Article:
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Discussion Starter #1
I have a hunter 15 that is about 18 months old and i noticed that the forward bulkhead has a break near the bottom of it and a large cut on the side of it.
Does anyone have an idea of what could have caused these? Will they affect the structural integrity of the boat? Also does anyone know how would i go about fixing the bulkhead?
 

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That's what you get for looking under the glossy skin! (Nice photos!)

The cut looks intentional. My guess is that the hull molding flexed when the gusset was added, and the gusset was cut to allow the hull to flex enough to mate to the deck molding.

You are probably fine as it is, but the gusset was in there for a purpose. If you can reach the area, you could add an epoxy "bandage" across the cut and the broken fin. It would improve hull stiffness a bit. If you can't reach it, smile. The desk molding is probably adding all the stiffness you really need.
 

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That doesn't look cut to me... it looks like an impact somehow... you'd think the exterior would show signs of it though. I agree that you could expoxy a layer onto it to reinforce it though.

Otherwise I'm actually shocked at the amount of exposed lumber... I'd want to get all that mold off of the wood, perhaps bleach it down some then let it all dry out, then come back and epoxy it all back up while repairing that cracked section.

I am trying real hard not to make comments on build quality, but that's a pretty big compromise in a nearly new boat. Do I think the boats falling apart? NO... but a boat that old you'd think would not have a glaring issue like that.... it at least appears structural.
 

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I suppose opinions can differ. From my work with laminates, I'd say that this:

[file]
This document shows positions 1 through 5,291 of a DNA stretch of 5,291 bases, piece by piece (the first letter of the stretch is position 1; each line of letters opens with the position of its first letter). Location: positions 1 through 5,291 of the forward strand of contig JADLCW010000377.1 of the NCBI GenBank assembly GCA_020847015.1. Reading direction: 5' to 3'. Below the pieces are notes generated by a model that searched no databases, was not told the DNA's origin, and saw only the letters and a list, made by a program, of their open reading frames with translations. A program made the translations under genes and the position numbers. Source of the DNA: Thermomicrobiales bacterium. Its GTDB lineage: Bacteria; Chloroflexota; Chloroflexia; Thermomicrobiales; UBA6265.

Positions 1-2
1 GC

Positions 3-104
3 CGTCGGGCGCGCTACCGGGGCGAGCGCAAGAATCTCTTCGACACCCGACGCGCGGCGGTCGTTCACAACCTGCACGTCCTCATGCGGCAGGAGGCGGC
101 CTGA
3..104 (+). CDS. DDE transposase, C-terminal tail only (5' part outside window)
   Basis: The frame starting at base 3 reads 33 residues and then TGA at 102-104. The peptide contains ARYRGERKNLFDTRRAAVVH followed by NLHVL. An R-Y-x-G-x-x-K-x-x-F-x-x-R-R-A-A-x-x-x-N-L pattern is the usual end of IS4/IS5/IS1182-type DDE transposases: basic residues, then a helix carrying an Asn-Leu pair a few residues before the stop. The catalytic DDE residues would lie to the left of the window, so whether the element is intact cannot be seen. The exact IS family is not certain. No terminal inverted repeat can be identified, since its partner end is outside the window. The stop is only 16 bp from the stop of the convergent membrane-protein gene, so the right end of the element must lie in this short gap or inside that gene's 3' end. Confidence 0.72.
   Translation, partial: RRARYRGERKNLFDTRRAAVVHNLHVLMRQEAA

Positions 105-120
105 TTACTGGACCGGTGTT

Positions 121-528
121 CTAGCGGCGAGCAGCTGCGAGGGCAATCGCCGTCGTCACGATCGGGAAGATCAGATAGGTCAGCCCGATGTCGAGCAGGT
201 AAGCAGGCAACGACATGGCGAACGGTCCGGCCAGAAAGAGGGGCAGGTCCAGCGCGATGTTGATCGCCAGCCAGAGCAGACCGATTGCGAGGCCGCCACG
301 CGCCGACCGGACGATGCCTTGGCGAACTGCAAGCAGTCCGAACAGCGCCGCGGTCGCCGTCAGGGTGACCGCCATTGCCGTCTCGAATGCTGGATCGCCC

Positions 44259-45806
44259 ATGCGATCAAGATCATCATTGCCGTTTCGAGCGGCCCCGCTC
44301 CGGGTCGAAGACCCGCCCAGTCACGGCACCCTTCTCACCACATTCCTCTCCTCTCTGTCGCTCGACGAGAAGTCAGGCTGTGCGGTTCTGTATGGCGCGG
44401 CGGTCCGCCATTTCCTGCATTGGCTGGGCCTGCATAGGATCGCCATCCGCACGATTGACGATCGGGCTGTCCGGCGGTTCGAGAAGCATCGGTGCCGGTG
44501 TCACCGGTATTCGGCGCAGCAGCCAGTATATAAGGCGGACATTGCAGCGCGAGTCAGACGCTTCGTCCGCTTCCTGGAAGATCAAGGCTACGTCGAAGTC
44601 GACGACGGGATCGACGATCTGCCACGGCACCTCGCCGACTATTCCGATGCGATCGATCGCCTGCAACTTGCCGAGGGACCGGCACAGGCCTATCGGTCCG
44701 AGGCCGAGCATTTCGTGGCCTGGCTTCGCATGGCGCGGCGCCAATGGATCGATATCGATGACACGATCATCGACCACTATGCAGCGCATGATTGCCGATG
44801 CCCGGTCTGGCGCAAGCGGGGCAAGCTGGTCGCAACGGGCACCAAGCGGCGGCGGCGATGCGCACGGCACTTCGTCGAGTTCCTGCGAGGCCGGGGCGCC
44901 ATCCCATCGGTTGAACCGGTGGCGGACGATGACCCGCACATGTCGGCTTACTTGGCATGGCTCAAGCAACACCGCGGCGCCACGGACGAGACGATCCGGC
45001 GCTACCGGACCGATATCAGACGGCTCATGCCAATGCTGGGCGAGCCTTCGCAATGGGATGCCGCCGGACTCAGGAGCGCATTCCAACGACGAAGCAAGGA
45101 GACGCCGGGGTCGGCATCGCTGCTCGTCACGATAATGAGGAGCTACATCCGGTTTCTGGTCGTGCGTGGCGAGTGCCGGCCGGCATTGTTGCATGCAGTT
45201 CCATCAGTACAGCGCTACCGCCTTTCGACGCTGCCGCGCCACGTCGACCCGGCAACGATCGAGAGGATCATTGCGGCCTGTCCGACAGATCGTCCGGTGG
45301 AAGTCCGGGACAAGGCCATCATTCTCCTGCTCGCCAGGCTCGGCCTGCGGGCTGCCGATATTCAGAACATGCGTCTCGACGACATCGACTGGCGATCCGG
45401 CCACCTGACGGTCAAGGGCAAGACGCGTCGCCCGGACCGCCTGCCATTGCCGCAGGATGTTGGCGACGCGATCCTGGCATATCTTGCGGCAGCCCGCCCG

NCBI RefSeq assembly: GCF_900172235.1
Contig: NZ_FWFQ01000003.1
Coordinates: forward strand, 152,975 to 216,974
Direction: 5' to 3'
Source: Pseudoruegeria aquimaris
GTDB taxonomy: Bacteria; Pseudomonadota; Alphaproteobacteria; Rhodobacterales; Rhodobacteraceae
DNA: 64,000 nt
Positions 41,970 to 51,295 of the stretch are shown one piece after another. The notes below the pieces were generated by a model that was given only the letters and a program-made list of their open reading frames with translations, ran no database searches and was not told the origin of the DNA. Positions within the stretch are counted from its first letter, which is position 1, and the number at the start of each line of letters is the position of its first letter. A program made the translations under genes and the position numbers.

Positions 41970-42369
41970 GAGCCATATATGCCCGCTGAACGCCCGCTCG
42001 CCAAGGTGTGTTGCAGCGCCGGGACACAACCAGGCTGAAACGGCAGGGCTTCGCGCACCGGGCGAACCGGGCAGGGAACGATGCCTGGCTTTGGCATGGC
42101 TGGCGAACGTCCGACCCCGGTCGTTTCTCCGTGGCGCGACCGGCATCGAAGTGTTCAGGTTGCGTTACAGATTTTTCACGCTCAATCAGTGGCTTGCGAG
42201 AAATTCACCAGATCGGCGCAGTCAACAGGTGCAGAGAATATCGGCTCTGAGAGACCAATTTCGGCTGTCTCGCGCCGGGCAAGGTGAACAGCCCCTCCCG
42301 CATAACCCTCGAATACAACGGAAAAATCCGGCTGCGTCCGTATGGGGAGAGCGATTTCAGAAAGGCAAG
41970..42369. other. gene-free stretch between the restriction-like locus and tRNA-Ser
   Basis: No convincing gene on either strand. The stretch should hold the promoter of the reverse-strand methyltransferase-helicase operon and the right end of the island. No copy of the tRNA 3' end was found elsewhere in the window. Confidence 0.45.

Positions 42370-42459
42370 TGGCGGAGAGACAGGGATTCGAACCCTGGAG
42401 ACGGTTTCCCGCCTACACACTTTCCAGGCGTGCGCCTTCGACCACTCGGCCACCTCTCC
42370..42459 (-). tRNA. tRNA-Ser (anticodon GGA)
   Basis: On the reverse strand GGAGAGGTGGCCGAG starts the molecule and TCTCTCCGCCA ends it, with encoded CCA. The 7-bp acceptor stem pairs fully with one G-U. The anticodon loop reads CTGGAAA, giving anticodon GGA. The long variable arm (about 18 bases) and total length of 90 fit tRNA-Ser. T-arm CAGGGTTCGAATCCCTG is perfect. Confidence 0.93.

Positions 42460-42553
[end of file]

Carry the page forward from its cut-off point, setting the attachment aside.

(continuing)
.. is a saw cut. The near end of the cut is spread, showing how the hull had to be flexed to meet the deck. A crack would be white back from the opening and VERY irregular. The break on the side of the circular access (??) hole, on the other hand, IS a break. You can see the shattered strands of fiberglass.

Build quality? It's not what I would put on my front porch, but, for buried structural f/b work, it's functional. The tabbing seems pretty well saturated with resin, and the radius's are reasonable. I would be happier if it were cloth rather than mat and chopper gun, but I'm not running the factory.

The bottom line is, is it holding up in service? Only the OP can answer that. Why was he looking in there? Was there excess flex?
 

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Looks to me that it was cut and forced open to fit the deck. What is the life expectancy of the plywood inside the tabbing.? Patching the area (if you can get at it ) would be good if it helps to seal stuff and would stiffen the flex issue too.
 

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Discussion Starter #6
I wasn't looking to find the bulkhead like this. I saw it because the hull deck joint split open and i decided to look inside. I would like to know what the life expectancy of the plywood is since i already see mold on it and possibly rot and its not sealed with fiberglass.
 

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that looks cut to me. hull/ deck joint came apart after 18 months? does it have a warranty? or is Hunters warranty void because you put the boat in water.
 

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Discussion Starter #8
After a few weeks of talking with their warranty department who told me the warranty was void because of time and usage. I just spoke with Eddie from Hunters service department. He is going to get me the materials to do the work myself to the boat and has given me information about the bulkhead. The break near the bottom was not supposed to happen but the cut to the side is intentional. It allows the hull to flex so it can line up with the deck. I have about 5 years of experience fixing sailboats so i should be fine to fix this.
 
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